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I always enjoy learning which popular math books have inspired other mathematicians along their way. One of the volumes that most frequently comes up, to my surprise, is E.T. Bell's "Men of Mathematics." In fact, it arose again in an obituary for John Nash over the weekend, mentioning it as one of his favorites. (Of course both the Sylvia Nasar bio and the movie about Nash's own life were huge popular hits as well.)
I do like biographies, but Bell's 80-year-old volume never much grabbed me, probably because it runs from Zeno to Cantor, missing all those who would interest me since Cantor's time. Paul Erdös, Ramanujan, Benoit Mandelbroit, H.M.S. Coxeter, John von Neumann, and of course Gödel, are some other 20th century mathematicians with bios or autobios available. Stanislaw Ulam and Norbert Wiener also wrote autobiographical accounts, and there have been some more recent compendiums, like Bell's original book, as well. Anyway, it's interesting how easily moved we are by the lives of others, and I wonder which of our modern day mathematicians will one day have important bios written about them, inspiring future generations of mathematicians.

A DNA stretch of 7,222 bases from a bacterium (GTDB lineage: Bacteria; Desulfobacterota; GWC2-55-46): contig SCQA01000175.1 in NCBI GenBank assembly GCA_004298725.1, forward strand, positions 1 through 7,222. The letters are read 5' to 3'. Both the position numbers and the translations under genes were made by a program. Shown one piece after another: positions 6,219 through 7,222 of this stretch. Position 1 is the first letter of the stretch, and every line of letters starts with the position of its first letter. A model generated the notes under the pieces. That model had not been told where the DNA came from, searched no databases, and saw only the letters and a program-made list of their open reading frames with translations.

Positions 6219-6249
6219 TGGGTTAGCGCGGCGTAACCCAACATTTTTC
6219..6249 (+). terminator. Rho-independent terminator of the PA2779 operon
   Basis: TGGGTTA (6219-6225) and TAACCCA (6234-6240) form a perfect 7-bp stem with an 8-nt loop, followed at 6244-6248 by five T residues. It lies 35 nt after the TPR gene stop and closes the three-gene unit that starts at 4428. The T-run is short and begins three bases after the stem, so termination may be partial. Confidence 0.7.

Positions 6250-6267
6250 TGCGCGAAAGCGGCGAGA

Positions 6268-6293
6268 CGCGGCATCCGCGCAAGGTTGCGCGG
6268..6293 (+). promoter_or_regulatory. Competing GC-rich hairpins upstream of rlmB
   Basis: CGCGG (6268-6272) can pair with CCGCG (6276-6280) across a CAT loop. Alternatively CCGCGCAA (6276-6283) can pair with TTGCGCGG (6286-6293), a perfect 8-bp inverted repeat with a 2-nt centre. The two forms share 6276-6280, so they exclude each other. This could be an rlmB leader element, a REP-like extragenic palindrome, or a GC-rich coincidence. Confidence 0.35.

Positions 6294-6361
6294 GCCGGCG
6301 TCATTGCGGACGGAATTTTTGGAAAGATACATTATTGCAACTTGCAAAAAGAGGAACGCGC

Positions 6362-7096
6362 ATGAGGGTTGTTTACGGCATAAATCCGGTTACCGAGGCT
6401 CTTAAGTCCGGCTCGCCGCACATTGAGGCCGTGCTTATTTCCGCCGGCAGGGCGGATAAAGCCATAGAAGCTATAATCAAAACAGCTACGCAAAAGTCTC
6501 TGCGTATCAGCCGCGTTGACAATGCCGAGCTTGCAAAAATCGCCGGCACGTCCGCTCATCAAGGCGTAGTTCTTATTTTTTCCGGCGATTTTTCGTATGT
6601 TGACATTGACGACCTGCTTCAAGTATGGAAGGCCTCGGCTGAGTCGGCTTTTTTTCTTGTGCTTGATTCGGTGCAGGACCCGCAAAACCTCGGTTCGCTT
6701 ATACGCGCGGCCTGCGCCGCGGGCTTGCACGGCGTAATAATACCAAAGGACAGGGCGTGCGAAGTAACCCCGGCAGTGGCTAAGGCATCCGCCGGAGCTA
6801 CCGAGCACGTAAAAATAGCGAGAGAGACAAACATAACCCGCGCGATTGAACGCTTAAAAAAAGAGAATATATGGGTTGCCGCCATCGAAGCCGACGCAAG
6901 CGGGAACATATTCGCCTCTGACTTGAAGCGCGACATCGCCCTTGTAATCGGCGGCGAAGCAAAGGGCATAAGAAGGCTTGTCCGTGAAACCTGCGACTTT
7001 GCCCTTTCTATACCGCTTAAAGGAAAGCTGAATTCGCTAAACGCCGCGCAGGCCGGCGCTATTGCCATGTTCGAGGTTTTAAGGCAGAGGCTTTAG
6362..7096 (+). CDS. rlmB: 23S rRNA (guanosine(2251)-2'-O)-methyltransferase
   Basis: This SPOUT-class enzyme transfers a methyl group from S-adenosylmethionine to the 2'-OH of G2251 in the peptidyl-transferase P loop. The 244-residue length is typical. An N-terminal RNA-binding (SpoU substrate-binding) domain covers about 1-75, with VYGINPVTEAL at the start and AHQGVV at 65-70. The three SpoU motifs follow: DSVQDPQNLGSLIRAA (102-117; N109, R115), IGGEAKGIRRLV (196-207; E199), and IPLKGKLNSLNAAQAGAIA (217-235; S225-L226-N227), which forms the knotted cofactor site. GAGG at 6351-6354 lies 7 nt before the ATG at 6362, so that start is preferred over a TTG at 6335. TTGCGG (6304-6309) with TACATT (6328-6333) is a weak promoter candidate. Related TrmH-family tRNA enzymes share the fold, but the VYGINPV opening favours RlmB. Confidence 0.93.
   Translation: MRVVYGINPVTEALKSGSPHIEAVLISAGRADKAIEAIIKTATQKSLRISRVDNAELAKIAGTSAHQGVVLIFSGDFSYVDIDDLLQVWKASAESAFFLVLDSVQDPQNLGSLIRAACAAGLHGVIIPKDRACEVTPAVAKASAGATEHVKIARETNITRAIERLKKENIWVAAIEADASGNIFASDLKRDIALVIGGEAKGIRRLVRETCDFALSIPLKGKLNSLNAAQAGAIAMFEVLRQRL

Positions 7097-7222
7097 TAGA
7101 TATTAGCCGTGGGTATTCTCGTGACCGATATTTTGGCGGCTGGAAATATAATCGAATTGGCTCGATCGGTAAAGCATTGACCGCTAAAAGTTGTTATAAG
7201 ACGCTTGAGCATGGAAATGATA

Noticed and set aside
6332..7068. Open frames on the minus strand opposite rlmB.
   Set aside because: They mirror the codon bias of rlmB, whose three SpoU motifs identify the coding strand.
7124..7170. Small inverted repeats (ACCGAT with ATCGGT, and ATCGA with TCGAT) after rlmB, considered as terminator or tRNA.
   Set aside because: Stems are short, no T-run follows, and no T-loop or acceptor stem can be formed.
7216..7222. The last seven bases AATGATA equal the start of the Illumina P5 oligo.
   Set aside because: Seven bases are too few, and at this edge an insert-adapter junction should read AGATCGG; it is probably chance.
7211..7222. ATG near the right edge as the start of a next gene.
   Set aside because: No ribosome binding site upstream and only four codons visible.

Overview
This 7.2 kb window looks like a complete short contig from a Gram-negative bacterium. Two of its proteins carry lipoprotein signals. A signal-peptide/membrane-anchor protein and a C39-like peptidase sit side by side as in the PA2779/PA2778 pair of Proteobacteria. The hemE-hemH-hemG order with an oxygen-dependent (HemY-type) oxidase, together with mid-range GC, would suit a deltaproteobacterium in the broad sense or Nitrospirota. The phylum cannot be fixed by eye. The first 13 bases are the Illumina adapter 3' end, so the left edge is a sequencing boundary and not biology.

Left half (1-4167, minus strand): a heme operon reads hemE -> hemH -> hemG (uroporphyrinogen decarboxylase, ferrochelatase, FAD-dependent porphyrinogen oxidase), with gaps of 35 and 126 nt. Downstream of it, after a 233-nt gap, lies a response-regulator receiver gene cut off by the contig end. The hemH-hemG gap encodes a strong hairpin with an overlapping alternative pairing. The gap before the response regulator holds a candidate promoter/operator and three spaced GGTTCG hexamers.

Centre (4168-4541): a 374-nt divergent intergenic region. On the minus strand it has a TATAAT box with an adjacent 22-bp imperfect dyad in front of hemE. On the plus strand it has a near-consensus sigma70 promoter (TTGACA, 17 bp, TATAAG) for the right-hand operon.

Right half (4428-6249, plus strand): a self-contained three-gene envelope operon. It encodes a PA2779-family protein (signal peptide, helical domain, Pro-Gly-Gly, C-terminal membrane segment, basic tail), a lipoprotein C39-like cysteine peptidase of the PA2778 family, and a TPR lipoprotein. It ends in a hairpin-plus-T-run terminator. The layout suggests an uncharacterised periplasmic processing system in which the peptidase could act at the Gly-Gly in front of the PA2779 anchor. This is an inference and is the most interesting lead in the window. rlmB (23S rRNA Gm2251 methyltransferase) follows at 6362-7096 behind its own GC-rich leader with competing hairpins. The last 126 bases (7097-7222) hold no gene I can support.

Surely, there will be a biography of Terence Tao at some distant point in time. Andrew Wiles seems another likely candidate; perhaps Donald Knuth or Bill Thurston. Of course, Martin Gardner (more strictly a philosopher and writer than a mathematician), did his own autobiography and also has an official biography in the works. I suspect Raymond Smullyan, again more strictly a logician than a mathematician, will eventually have a biography of his incredible life as well. And John Nash's too-sudden death may spur an additional biography or two of him. Who else? There are a lot of possibilities... one for certain, and highly anticipated (due out in just a couple of months), is Siobhan Roberts' bio of John Conway ("Genius At Play"), who is still with us, and no doubt a fantastic character for a book-length profile!
And speaking of biographical stuff, any of you 60s/70s fans out there may enjoy this recent profile of a one-time math teacher by the name of... Art Garfunkel: